Hillary Clinton may be hoping to make climate change a winning issue in the general election, but it appears as though Team Green is unwilling to let her coast through the primary without facing some tough questions first.
Speaking at a town hall–style campaign event in New Hampshire on Thursday, Clinton failed to win over a group of climate-conscious voters in the crowd, and eventually, had to stand around awkwardly as several attendees serenaded her with a chant of, “Act on climate.”*
The trouble for Clinton started during a question-and-answer segment, when she was asked a yes-or-no question about whether she would ban the extraction of fossil fuels from public grounds. “The answer is no until we get alternatives in place,” Clinton answered. That response, in turn, prompted an aggressive follow-up from a second person in the crowd: “Is your refusal to take leadership on climate change due to the fact that you have contributions from the fossil fuel industry in your campaign?”
Clinton, who has spent the bulk of her campaign events fielding questions from pre-screened voters, appeared to get caught flat-footed. “No, no it is not,” she replied before launching into an inelegant response that suggested it was naïve to call for an end to drilling without a comprehensive energy plan that “doesn’t disrupt our economy.” Before Clinton was completely done talking, a third attendee stood up and, after shouting something inaudible, began the climate chant.
As the video illustrates, Clinton has her work cut out for her if she wants to win over climate hawks who have long been skeptical of her environmental bona fides. To date, her climate pitch has basically amounted to a promise to continue President Obama’s climate agenda. But while the climate crowd has applauded the president’s carbon rules that look to curb fossil fuel demand, they’ve been less than pleased with his decision to expand supply by giving the federal greenlight to energy companies to mine for coal and drill for oil on public lands.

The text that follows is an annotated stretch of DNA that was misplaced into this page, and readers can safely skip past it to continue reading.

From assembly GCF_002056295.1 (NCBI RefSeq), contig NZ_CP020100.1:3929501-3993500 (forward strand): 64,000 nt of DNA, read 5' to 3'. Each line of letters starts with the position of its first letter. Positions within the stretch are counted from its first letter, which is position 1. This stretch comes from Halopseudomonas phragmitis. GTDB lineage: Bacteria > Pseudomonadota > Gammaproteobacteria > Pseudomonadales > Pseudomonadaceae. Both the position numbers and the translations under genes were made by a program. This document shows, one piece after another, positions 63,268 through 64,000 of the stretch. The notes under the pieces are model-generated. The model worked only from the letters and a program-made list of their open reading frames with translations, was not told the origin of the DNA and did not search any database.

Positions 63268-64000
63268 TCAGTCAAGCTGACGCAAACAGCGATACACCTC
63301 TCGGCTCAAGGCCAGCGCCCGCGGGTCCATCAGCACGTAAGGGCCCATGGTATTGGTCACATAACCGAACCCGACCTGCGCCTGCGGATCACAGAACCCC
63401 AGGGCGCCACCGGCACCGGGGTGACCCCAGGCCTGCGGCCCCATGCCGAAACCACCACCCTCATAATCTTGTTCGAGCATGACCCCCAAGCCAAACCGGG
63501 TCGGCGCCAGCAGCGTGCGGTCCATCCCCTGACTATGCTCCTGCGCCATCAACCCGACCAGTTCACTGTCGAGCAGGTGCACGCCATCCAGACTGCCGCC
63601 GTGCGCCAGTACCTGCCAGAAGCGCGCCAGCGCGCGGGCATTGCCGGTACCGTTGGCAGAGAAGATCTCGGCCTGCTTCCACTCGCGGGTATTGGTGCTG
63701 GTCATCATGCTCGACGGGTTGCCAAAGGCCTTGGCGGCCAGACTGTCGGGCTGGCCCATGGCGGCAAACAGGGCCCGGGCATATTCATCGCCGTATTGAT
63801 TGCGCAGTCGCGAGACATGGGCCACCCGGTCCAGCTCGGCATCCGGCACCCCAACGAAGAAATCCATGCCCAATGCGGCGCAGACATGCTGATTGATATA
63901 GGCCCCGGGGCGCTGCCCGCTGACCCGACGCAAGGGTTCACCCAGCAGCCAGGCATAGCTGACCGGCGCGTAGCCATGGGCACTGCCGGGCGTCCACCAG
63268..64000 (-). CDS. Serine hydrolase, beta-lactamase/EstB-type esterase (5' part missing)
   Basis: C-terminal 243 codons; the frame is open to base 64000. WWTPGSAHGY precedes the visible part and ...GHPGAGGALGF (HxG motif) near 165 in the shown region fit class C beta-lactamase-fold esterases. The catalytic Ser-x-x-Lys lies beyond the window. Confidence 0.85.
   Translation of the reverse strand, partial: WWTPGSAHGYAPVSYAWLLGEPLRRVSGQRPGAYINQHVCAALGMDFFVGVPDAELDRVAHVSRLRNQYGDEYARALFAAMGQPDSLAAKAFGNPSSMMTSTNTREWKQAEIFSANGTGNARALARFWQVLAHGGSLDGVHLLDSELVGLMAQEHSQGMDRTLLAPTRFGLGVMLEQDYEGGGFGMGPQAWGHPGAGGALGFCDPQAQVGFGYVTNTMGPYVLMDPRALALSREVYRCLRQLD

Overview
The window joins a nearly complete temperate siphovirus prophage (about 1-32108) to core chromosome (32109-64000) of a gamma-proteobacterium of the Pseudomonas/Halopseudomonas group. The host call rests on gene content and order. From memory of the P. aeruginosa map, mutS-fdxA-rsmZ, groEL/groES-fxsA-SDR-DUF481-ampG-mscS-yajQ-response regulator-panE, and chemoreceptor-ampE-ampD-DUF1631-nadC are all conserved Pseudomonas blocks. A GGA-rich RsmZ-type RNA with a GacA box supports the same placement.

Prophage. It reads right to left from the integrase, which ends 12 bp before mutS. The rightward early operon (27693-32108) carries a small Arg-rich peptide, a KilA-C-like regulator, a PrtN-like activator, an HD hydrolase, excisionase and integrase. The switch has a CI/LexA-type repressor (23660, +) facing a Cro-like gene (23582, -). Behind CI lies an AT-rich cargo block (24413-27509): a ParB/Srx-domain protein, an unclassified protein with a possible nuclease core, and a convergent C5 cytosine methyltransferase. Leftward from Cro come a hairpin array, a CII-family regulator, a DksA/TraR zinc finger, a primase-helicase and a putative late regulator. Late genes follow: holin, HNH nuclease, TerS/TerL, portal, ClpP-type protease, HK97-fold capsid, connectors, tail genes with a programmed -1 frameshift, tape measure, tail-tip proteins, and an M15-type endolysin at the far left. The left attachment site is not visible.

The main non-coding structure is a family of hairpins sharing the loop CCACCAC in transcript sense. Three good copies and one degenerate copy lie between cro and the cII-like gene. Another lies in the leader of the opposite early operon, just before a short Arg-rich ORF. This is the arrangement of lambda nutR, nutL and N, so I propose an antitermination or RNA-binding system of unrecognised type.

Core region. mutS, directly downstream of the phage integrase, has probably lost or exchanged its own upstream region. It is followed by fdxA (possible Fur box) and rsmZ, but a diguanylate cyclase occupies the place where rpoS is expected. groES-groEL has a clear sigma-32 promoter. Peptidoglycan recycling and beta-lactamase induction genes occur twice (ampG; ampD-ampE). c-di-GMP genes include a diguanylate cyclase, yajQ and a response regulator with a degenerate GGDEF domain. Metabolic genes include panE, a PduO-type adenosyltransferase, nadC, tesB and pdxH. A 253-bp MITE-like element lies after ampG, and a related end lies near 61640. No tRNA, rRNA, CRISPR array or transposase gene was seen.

As I explained Wednesday, though, the unfortunate reality for climate activists is that Hillary doesn’t need to be overly concerned about them in the primary, since she doesn’t have to worry about them in the general election. Their legitimate fears about what a climate science–denying Republican president would do will be a much greater motivating force on Election Day than their doubts about Clinton ever could be. Hillary knows this, and that’s one big reason for her more moderate, let’s-not-move-too-fast position. Thursday’s town hall, however, suggests that the climate crowd might not sit by quietly as Clinton says the country can’t curb domestic drilling until it has a new, comprehensive green energy policy in place, while at the same time she remains frustratingly vague on what such a policy would look like.
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*Correction, July 16, 2015: This post originally misstated what the activists were chanting. They said, “Act on climate,” not “That’s our climate.”